Snakes

Of the six most deadly snakes in India, the Russell’s Viper is responsible for more deaths than any other snake. According to the book, it’s 1.5 metres long and highly poisonous due to its exceptionally large fangs. It is highly irritable and, when threatened, it coils tightly, hisses and strikes with lightning speed.

We’ve had two encounters with these vipers in the last two days. The first was when kids piled out of evening prep to head for the dining hall. One spotted a snake on a low branch and within no time there was a ring of about a hundred kids, six deep, about a metre and a half away from it. Each child expressed a loud opinion about what should be done. If that wasn’t likely to make the snake irritable and threatened, nothing would. Attempts to get the children to move back were unheard above the din.

Fortunately a senior boy fetched a stick and quickly dispatched the snake. It was all over in minutes and then business as usual – off to dinner. The next day, however, they were reminded that in future they should summon security staff to kill snakes.

The following day, Paul, Barney and I were on our afternoon constitutional, along the inside perimeter of the campus. We always look for interesting birdlife and we spotted some small birds making a big ruckus on the fence line. There was also a shrike performing all sorts of gymnastics – it was clearly very upset about something. We initially thought it was diverting us from its nest. Paul’s experience in South African came to the fore, however, and he suggested the behaviour might indicate a snake. We crept forward with camera at the ready and Paul captured a photo before the snake slithered away. From this photo we were able to identify it as another Russell’s Viper.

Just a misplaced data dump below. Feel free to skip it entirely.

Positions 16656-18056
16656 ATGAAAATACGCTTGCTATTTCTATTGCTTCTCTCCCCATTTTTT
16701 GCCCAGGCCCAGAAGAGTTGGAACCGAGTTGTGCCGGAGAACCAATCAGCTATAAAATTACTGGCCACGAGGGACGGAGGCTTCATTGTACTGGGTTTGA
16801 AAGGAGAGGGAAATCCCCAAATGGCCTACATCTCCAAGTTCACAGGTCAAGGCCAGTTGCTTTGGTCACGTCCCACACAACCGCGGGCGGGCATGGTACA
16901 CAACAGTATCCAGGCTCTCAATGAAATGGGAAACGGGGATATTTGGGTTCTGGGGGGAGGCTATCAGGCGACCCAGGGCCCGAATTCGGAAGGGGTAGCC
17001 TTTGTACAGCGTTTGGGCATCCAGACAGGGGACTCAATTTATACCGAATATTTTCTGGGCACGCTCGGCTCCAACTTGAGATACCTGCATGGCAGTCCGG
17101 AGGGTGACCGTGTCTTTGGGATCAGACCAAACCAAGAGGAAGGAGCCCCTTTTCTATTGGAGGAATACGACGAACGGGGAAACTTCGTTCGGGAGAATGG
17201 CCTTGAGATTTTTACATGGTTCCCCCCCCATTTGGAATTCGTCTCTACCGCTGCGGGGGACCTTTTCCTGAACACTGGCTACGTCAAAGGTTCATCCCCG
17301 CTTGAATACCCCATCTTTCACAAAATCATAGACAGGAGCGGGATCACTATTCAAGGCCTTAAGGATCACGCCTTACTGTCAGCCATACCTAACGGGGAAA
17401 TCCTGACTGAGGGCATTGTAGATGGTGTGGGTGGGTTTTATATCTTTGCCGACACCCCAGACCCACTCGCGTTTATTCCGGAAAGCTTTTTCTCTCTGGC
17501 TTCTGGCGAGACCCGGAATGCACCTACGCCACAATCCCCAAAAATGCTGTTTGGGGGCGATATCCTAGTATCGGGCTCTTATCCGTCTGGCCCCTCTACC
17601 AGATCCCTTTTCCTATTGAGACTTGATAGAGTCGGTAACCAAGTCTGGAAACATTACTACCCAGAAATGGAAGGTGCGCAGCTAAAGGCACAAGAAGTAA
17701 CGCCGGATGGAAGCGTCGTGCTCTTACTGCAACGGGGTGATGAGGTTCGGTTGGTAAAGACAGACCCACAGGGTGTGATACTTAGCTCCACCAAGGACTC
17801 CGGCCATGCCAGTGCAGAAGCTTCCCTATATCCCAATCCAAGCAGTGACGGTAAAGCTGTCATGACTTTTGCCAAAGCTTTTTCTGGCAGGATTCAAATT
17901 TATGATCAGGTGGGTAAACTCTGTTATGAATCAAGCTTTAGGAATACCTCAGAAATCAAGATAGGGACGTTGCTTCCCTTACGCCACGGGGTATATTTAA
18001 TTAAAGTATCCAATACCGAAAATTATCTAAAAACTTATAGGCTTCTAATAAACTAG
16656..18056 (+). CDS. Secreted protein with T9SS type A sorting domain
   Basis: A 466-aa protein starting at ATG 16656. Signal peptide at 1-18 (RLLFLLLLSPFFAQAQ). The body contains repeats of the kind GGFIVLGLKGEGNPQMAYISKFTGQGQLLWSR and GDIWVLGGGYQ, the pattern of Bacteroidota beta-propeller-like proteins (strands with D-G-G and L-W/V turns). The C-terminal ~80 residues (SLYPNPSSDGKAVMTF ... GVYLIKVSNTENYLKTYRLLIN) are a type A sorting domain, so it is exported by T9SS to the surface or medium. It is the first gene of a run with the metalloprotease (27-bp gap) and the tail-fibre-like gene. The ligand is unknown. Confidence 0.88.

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A glimpse of a Russell’s Viper next to our path.

 

Computing

Barney has made inroads into the computing scene. Only three of the twelve computers in the junior lab were working when we arrived and by cannibalising a few of them for spare parts, nine are now functional. As you can imagine, having nine computers makes teaching a class a whole lot easier, so the teachers are very happy. He has also been working on an iPhone/iPads App that gives quick access to all of the students’ photos and birthdays. It will be a boon for new volunteers to help them to learn names.

There are some lovely new young Indian teachers this year and Barney has run several sessions on using the programming tool, ‘Scratch,’ which they are pretty excited about. He has also been running an extra-curricular option on calligraphy.